Woah, boys, you're making this way way to complicated. What is the rank? Just the dimension of the image. This is cleary a submultiplicative function (take some linearly independent vectors, applying a linear map can only make it more dependent).
Ok, the definition of the rank of a mxn matrix A is r(A) = dim [{C1, ..., Cn}], where C1, ..., Cn are the columns of the matrix. What exactly does it mean 'to be a submultiplicative function' and how exactly do I apply this to the problem?
morphism
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#9
Feb5-07, 02:43 PM
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The image of AB is a subet of the image of A. So r(AB) <= r(A).

The second inequality follows from the first, as
r(AB) = r((AB)^t) = r(B^t A^t) <= r(B^t) = r(B)
radou
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#10
Feb5-07, 02:53 PM
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Quote Quote by morphism View Post
The image of AB is a subet of the image of A.
How is the image of a matrix defined?
morphism
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#11
Feb5-07, 03:11 PM
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The set { Av in R^m : v is in R^n }, if A is mxn, which is the same as the image of the linear transformation T : R^n -> R^m given by Tv = Av. So a matrix can simply be thought of as a linear transformation.
matt grime
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#12
Feb5-07, 03:12 PM
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Quote Quote by radou View Post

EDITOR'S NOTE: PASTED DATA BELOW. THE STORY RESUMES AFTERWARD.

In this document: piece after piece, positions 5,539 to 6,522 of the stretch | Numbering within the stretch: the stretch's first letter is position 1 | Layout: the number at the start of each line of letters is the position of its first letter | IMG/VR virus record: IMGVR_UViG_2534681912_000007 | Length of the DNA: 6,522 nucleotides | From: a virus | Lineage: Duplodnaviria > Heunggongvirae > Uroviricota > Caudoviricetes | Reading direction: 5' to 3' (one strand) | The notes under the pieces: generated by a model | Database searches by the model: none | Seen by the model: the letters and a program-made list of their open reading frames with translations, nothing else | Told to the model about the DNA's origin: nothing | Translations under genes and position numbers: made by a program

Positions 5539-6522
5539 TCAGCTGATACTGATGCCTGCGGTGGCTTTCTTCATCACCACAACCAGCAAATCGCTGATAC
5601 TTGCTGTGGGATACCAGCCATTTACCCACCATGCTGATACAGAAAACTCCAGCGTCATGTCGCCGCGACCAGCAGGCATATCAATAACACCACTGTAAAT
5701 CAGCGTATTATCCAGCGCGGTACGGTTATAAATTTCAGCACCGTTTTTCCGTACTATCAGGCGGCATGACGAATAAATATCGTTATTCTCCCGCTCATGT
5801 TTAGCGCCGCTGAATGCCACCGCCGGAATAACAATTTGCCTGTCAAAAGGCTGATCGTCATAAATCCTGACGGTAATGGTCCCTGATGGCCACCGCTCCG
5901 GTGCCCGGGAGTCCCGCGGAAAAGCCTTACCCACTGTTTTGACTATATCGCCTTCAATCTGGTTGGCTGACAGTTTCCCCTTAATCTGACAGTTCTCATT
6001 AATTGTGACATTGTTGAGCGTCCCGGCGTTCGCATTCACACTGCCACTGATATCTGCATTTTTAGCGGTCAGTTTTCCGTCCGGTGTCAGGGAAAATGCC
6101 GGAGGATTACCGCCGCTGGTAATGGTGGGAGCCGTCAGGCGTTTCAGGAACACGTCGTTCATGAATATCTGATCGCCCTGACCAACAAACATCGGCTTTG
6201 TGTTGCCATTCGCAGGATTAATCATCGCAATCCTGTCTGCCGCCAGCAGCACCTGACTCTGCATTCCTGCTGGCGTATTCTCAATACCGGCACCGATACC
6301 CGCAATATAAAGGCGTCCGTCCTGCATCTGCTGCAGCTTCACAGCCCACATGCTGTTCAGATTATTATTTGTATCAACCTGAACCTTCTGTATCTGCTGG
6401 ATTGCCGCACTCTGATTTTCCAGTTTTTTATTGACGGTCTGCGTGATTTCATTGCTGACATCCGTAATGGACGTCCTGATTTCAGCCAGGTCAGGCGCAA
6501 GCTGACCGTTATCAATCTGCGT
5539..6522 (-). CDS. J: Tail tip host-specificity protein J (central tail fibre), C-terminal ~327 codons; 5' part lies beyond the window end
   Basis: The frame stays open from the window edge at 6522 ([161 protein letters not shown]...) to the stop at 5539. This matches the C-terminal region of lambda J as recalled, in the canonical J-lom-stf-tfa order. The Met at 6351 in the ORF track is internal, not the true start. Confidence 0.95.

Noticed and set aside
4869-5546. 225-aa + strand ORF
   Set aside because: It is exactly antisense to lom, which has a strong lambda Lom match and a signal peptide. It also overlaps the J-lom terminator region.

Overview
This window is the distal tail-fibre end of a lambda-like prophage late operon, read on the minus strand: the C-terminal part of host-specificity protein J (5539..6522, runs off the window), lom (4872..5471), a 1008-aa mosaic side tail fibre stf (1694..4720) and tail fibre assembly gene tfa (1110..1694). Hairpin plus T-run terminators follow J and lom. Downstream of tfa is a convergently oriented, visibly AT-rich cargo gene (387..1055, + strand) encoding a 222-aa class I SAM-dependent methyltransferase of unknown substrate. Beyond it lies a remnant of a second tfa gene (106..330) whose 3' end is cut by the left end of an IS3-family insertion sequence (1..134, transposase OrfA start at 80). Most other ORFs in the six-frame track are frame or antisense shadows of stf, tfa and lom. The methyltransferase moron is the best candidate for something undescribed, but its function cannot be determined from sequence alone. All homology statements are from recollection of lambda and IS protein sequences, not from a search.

What exactly does it mean 'to be a submultiplicative function' and how exactly do I apply this to the problem?
Forget it: it wasn't important, and wasn't used in the technical sense, just a suggestive one.
radou
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#13
Feb6-07, 04:26 AM
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Quote Quote by matt grime View Post
Forget it: it wasn't important, and wasn't used in the technical sense, just a suggestive one.
Yes, perhaps a bit too nonsuggestive for my level (no offence, of course).
mooniitk
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#14
Nov15-07, 07:51 AM
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let C=AB [ A=m*k , B= k*n, C= m*n]
now let the rows be C and B be: {c[1],c[2],....c[m]} , { b[1],b[2]....b[k]
thus we can write :
c[i]= A[i][1]*b[1] + A[i][2]*b[2] +...+ A[i][m]*b[m]

therefore the row space of C is a subspace of row space of B
therefre Rowrank(C)=rank(C) <= Rank (B)
similarly proceed wid column rank argument for
Column rank (C)=Rank(C) <= Colum rank (A)=Rank(A)
hence Rank(C)<= {Rank(A),Rank(B)}
trambolin
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#15
Nov29-07, 03:30 PM
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You can think this as ''how can the dimension of the nullspace of the product increase ?" For a little intuition, think about how can (AB)x = 0 be satisfied with a nonzero x vector, either it is because x is in the nullspace of B or (Bx) is in the nullspace in A. It is very useful to experiment these kind of stuff with full rank rectangular matrices...